Keep in mind that a smuggler should be good at piloting just about anything, so you decide to add repulsorlift operation for flying airspeeders and landspeeders and starfighter piloting in case your character ever has to fly an X-wing against the Empire.
Now Perception skills … bargain is good, and so is con for fast talking your way out of trouble. Search and sneak can be handy too.
Strength skills … there aren’t any you want to improve, so you skip down to Technical.
For Technical skills, you pick first aid and space transports repair. You’ve narrowed the choices down and listed 18 “important” skills on the template.
List reasonable starting equipment for that character. The gamemaster has final say over what’s “reasonable,” striking off any equipment, or assigning disadvantages (such as owing money to a crime lord for a ship, or your character’s equipment is stolen and the original owner is trying to get it back.) The gamemaster isn’t even required to tell you about disadvantages if the character wouldn’t know about them.
Example: Your smuggler will definitely need a blaster — how about a heavy blaster pistol like Han Solo? You also pick out a comlink, a medpac (in case your character gets injured), a starship repair kit and 500 credits starting money.
You’ll also need a ship, so you pick out a stock freighter like one of the ones described in “Starships.” Of course, ships are expensive and you know that the gamemaster will assign a real disadvantage if you don’t pick a reasonable one yourself — you decide that you owe 10,000 credits on the ship and one “favor” to be specified later. Of course, you’ll owe that money to a crime lord, but you’ll leave the details up to the gamemaster.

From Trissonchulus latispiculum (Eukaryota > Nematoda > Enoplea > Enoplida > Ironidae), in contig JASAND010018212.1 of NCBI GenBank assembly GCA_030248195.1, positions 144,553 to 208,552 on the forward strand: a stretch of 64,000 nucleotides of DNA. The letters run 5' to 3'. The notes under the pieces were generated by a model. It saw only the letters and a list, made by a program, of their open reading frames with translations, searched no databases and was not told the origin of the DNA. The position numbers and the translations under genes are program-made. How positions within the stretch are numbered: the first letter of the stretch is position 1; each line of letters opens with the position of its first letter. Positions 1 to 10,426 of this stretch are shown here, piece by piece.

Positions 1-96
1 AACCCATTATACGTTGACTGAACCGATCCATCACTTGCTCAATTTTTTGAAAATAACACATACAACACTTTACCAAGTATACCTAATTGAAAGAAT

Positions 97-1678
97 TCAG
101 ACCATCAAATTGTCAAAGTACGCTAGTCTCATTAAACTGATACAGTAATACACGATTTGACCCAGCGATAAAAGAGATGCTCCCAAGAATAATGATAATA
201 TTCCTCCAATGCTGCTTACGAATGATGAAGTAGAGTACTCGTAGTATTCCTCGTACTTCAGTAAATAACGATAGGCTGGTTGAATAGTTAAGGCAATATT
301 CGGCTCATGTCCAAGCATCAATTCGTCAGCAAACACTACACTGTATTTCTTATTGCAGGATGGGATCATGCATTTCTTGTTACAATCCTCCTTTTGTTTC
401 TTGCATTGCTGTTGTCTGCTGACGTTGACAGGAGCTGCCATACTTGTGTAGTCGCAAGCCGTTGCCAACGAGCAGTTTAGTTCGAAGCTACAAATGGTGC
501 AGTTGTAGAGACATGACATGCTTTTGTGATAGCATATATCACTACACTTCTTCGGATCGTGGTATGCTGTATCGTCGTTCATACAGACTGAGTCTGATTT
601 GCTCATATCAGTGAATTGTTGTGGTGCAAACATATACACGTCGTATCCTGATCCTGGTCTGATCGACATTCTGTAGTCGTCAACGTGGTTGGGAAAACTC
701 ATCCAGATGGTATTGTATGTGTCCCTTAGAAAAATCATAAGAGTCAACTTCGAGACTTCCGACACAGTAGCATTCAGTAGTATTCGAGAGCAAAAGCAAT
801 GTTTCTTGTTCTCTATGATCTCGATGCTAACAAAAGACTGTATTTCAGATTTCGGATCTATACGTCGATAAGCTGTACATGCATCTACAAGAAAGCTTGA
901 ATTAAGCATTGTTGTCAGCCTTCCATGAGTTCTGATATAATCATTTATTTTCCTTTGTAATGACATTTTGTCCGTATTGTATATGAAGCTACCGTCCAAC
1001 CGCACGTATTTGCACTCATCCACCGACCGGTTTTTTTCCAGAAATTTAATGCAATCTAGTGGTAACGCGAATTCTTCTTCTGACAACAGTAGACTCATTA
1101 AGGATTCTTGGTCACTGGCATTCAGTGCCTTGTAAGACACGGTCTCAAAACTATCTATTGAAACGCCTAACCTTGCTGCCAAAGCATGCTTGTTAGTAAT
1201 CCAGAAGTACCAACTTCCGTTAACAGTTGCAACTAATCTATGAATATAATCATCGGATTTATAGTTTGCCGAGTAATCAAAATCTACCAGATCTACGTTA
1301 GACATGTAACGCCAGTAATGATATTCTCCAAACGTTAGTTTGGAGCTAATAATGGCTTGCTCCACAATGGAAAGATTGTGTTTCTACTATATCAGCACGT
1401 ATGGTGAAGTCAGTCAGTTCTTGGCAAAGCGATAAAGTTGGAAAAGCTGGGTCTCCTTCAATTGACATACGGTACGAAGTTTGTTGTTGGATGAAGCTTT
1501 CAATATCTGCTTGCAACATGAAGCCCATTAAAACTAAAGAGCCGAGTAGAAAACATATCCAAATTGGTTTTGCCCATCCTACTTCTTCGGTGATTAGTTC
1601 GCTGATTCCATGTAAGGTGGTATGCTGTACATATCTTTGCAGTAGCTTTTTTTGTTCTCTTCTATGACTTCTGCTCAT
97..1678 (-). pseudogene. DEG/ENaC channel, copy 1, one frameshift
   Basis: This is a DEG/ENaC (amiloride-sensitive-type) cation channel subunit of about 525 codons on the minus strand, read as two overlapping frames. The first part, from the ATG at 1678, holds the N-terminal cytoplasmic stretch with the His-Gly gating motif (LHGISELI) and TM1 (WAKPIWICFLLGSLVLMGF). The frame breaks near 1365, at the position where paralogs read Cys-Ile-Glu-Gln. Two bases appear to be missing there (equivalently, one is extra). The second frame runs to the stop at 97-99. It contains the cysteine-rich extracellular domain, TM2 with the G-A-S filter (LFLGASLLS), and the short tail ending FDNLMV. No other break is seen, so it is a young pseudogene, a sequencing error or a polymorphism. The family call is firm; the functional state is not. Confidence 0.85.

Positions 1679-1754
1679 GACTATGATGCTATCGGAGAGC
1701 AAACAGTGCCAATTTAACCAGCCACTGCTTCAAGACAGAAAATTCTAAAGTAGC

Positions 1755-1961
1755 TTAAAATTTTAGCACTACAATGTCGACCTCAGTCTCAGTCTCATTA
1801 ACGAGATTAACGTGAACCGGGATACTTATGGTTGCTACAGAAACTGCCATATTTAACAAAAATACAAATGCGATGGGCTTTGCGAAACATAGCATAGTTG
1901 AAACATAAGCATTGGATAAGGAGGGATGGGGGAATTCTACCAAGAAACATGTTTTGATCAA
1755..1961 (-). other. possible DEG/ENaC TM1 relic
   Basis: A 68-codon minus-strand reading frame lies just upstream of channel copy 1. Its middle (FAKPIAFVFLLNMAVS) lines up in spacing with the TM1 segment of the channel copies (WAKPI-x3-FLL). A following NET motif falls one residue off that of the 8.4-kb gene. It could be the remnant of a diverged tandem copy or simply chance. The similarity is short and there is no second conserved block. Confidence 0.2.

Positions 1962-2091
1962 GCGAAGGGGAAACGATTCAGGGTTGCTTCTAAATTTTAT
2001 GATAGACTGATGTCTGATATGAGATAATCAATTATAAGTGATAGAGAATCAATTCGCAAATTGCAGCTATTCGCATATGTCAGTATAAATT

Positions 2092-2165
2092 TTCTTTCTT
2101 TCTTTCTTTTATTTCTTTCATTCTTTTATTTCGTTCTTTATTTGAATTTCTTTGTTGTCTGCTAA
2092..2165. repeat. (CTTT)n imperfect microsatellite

When you’re done, show your new template to the gamemaster for approval. The gamemaster can change or cross out anything that can unbalance play.
Characters receive Character Points after each adventure. (The better your character did during the game, the more Character Points awarded.) You can use Character Points to improve your character’s skills and other abilities between adventures.
Skills. It costs as many Character Points as the number before the “D” to improve a skill’s die code by one pip. (Increasing a skill from a “+2” to the next higher die — from 3D+2 to 4D for example — counts as a one pip improvement).